I was going to preface this with a disclaimer about this post not being particularly interesting. However regular readers won’t need any such preparation for the inevitable.
This is basically me recording some details for posterity, because I couldn’t find them anywhere by googling and there’s the slimmest of chances they might prove useful to someone, somewhere. Maybe.
For an ISP move I needed to configure my router (running FreshTomato) to connect to the new provider. In order to avoid Double-NAT (which it turns out we had with the old ISP setup…) that meant putting the ISP’s ADSL modem/router (Technicolor DGA0122NLK[i] a link I found suggests they supply a DWA0120, but as of Feb 2022 it appears to be the newer model… ) into Bridge mode so it acts purely as a modem.
The challenge afoot was that though Shell Broadband supply instructions on how to use your own router, there’s nothing in there about using your router AND their router. And, I can’t use *just* our router because it doesn’t have the ADSL port, and isn’t capable of doing PPPoA encapsulation (but, that’s skipping ahead a bit).
Step 1 – Contact ISP to get credentials
As the help article suggests, you need to contact the ISP to get your username and password for connecting your own router. They advise you do this by phone, as they won’t give this out over web chat. I got mine via web chat.
Step 2 – put ISP router into Bridge Mode
After following various googled pages I finally gave up and contacted ISP helpdesk to try to solve this one. The online stuff was mostly helpful, but missed one critical piece of information.
- Turn on the ISP router with the ADSL cable unplugged.[ii]This was the missing bit of info – if you have the ADSL cable in, the router automatically picks up the config through the network, and then you won’t be able to get it into bridge mode. … Continue reading
- Connect your laptop to a LAN port with an ethernet cable and disconnect from any wifi.
- Point a browser at http://192.168.1.1 and log in using the admin credentials printed on the sticker on the underside of the router.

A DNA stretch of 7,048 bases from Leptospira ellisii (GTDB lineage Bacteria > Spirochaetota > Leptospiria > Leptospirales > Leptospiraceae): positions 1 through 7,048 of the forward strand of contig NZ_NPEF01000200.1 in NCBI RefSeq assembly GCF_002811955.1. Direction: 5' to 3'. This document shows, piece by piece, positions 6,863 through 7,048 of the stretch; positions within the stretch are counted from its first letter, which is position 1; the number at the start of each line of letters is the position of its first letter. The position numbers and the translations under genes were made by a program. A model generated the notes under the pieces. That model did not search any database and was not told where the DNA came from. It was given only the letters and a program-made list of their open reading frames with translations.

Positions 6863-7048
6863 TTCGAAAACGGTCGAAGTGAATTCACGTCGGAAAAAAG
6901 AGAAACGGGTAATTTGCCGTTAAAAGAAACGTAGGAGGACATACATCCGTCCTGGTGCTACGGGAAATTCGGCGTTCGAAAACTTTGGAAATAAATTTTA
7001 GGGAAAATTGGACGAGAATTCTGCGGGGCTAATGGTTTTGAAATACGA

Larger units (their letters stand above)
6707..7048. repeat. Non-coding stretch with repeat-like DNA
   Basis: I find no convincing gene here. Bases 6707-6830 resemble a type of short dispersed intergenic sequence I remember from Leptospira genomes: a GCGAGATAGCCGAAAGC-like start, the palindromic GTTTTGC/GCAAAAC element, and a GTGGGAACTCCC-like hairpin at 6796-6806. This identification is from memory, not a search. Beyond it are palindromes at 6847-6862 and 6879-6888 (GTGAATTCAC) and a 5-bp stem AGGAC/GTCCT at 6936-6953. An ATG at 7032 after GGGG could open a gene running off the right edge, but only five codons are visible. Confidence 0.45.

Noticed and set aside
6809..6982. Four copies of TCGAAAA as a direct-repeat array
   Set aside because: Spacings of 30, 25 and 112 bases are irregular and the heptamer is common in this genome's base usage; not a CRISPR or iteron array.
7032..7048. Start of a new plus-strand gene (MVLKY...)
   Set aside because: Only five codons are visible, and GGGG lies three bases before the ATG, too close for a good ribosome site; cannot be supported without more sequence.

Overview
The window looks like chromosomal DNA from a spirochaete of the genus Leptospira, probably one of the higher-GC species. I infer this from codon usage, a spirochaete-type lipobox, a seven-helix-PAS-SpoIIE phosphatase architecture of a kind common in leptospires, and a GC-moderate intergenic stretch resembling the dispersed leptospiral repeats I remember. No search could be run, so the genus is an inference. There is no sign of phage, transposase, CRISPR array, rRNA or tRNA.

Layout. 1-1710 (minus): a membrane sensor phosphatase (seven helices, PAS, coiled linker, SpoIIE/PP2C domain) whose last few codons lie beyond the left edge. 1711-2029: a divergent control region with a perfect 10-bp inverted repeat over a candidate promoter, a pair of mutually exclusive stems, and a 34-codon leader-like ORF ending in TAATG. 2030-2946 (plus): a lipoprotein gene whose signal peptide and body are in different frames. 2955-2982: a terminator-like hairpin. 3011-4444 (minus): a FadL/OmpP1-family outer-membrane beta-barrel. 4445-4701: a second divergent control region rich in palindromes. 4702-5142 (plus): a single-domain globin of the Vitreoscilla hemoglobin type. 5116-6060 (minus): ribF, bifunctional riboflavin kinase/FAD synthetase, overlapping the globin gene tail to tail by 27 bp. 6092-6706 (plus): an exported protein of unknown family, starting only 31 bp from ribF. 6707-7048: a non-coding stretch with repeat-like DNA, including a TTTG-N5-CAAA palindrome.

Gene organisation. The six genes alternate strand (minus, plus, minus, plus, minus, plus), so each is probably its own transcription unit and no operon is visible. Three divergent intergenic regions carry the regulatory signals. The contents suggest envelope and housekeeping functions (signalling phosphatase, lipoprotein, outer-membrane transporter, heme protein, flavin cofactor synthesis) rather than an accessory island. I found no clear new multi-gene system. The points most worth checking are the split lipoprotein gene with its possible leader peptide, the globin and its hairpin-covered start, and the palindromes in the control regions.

- Click on the top-left box to access the Configuration tab. Click “Show Advanced” on the next screen, then scroll down the bottom and choose “Set up your Gateway”.
- The connection type for our package was VDSL, and the Routed Type must be set to Bridge. At this point, after saving, I found it useful to reboot the router.
- A critical detail which I found subsequently is that when in Bridge Mode, only ports 1-3 are bridged – so once this bit’s done, no point trying to connect your LAN cable into port 4! Actually, it might be that the admin interface is served over port 4 – so it’s possible I lucked out (given there’s no numbers on the holes…).
Once the ISP router’s rebooted, now’s a good time to connect the ADSL cable.
Another relevant thing to do at this point is to log back in to the ISP router console and disable both Wifi antennae. Evidently the suppliers thought it’d be a good idea to allow wifi connectivity to this bit of gear to access the config screens, which I guess makes sense if you’re doing this all through a mobile phone… but personally I’d rather reduce the number of extra wifi networks in the overall scheme of things. Plus, it’s less confusing – with the ISP modem in bridge mode, you’re not actually connected to the internet through it, but rather it’s acting as a piece of kit to pass a connection through.
Step 3 – connect main router to ISP router
It’s not explicitly mentioned anywhere, but for clarity – what you’re wanting to do here is plug a cable into one of the LAN ports (1-3) of the ISP router, and plug that into the WAN port of the main router. Given my point earlier about port 4 being the console port, and there being no numbers, I’d be aiming for port 2 or 3.
I’m pretty sure it’s relevant/important also to have your “local” IP range set to be a different subnet to the network between the ISP router and the main router. e.g 192.168.0.x
Step 4 – configure main router to connect via bridge to ISP
The last bit is to set your main router up to log in with the ISP.
- Choose the Basic > Network menu option to reach the config screen.
- In the WAN settings area, select PPPoE as your connection type[iii]This was one of the main points of confusion, as the ISP guide explicitly referred to using PPPoA for the package type we had: however the way to think of it here is that the main router’s … Continue reading.